Appleton's Cyclopedia of American Biography, edited by James
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EMMONS, Nathanael, theologian, born in East Haddam, Connecticut, 20 April 1745; died in Franklin, Massachusetts, 23 September 1840. He was graduated at Yale in 1767, and was licensed to preach in 1769, although holding doctrines that were unsatisfactory to many of his examiners. He was accustomed to call himself a "genuine Calvinist," though he accepted to the received Calvinistic doctrines in several important respects. From 1773 till his retirement from active duties in 1827 he was pastor at Franklin, Massachusetts, and during this long pastorate prepared fifty-seven young men for the ministry. Dr. Emmons was one of the founders and the first president of the Massachusetts missionary society, and an editor of the Massachusetts "Missionary Magazine."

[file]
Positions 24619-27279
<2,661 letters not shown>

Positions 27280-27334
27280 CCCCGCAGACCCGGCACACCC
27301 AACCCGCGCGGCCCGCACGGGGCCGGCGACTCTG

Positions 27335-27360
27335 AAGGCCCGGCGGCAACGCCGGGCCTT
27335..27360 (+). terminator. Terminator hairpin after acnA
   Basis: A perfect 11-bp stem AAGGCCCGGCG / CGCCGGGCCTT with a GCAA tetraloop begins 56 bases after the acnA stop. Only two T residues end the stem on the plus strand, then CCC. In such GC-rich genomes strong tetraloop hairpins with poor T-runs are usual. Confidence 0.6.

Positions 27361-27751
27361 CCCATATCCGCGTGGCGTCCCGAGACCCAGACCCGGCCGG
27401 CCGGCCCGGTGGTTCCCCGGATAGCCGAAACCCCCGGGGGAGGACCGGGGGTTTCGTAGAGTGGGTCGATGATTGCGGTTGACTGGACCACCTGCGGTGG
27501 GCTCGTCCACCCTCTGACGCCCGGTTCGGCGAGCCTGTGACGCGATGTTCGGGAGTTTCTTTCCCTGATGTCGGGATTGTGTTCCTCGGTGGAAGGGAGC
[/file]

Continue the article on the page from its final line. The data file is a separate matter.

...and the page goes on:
Dartmouth gave him the degree of D.D. in 1798. He was noted for shrewd sense, mingled with oddity. Among his aphorisms is the well known rule for clergymen:" First have something to say: then say it." Another is: "The worst books are the best; they compel us to think." Dr. Emmons was a zealous patriot during the Revolution, and afterward an ardent Federalist. On " Fastday," in 1801, he delivered a sermon on Jereboam, picturing Thomas Jefferson in the guise of that king, so that the portrait was easily recognized. He published about two hundred sermons, besides essays and dissertations. His collected works were published by his son-in-law, Dr. Jacob Ide, with a memoir (6 vols., Boston, 1842). See also "Memoir of Nathanael Emmons," by Edwards A. Park, D. D. (Andover, 1861).
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